Thursday, October 31, 2019

You are still .....







πŸ…±πŸ…΄πŸ…°πŸ†„πŸ†ƒπŸ…ΈπŸ…΅πŸ†„πŸ…»  



BHP

Thursday, October 24, 2019

'The Refugee' is going to be the last U2 cover the Glasgow band 'DECEMBER' will release.

December to release their final U2 cover 'The Refugee'
December to release their final U2 cover 'The Refugee'

Pipology





Tuesday, October 22, 2019

One day..... youngsters will learn words they will not understand.






One day..... youngsters will learn words they will not understand. 

Children from India will ask: 

What is hunger? 

Children from Alabama will ask: 

What is racial segregation? 

Children from Hiroshima will ask: 

What is the atomic bomb? 

Children in schools will ask: • 

What is war? 

You will answer them. 

You will tell them 

Those words are not used anymore, 

Like crucifixions, galleys or slavery 

Words no longer meaningful. 

That is why they have been removed from dictionaries. 




Martin Luther King, 
preacher, civil rights activist





BHP

“Social & emotional education is ghastly ….” Nick Gibb - still in his job





Nick Gibb the Schools Minister who said the worst possible thing about education that I, 

not a formal educator - but as an informal educator, gasp at his words ::
“Social & emotional education is ghastly ….

It makes me wonder about his emotional life especially in the current climate & emphasis on awareness of mental health -
AND 
in context of 12 UK men committing suicide every day.

Ghandi comes to mind - when he was asked about his tough life
'What was the hardest thing you have experienced?'
and he said
'The hard heartedness of the educated.'

What bothers me is if education says that 
SOCIAL AND EMOTIONAL learning is ghastly - 
not just not being 'in balance' with academic education.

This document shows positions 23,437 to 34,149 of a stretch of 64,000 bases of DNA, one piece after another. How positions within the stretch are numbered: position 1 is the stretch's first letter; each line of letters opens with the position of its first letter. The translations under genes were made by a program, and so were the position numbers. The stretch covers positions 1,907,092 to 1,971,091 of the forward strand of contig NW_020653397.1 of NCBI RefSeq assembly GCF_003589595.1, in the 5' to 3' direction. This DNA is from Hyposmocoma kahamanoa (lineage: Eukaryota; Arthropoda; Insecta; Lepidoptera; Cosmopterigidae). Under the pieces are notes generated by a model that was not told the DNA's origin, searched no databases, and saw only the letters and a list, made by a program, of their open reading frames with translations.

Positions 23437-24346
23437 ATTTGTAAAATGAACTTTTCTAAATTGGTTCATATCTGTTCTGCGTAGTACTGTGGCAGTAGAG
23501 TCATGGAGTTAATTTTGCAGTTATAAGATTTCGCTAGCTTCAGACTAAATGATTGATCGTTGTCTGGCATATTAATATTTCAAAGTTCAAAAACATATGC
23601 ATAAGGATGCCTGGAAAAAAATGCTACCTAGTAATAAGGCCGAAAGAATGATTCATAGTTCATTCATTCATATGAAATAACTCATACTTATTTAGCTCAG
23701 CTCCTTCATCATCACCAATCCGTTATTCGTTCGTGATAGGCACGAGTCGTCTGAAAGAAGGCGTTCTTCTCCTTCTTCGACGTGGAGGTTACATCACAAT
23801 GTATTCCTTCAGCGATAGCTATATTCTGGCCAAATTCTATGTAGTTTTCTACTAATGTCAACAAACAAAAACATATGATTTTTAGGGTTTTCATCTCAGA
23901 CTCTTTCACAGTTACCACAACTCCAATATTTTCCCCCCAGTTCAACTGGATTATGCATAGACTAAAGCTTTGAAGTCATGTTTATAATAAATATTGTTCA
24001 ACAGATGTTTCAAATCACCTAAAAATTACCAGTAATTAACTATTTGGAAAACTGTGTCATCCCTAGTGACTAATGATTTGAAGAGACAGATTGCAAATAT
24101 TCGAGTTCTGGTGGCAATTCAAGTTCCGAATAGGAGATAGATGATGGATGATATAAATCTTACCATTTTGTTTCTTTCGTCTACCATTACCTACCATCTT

I worry.

Where I am coming from is that we need education of the head AND HEART.

My own interest in emotional intelligence is on informal education - education of the heart. 
I have seen so much disfunction and behaviour that I see a need for great emphasis on the inner not just the head.
Instead of bashing people we can love people into change - growth and development. 
I believe it.
I see it happening.

I feel there is a strong case for helping children and adults to experience positive development in school and community-based programmes in social and emotional learning. 
Instead of bashing the welfare claimants we need to create opportunities to help them get off benefits into creative work and worthwhile lives.

Families, under pressure in so many parts of the UK, 
have few resources to bring to being successful parents 
and being able to model a life style which can be holistically, and financially, good for the soul too.

Parents are often not the best teachers so we need to supplement them in communities, helping children, and their parents, acquire life skills like self-awareness, emotional self-management, confidence and working together with others.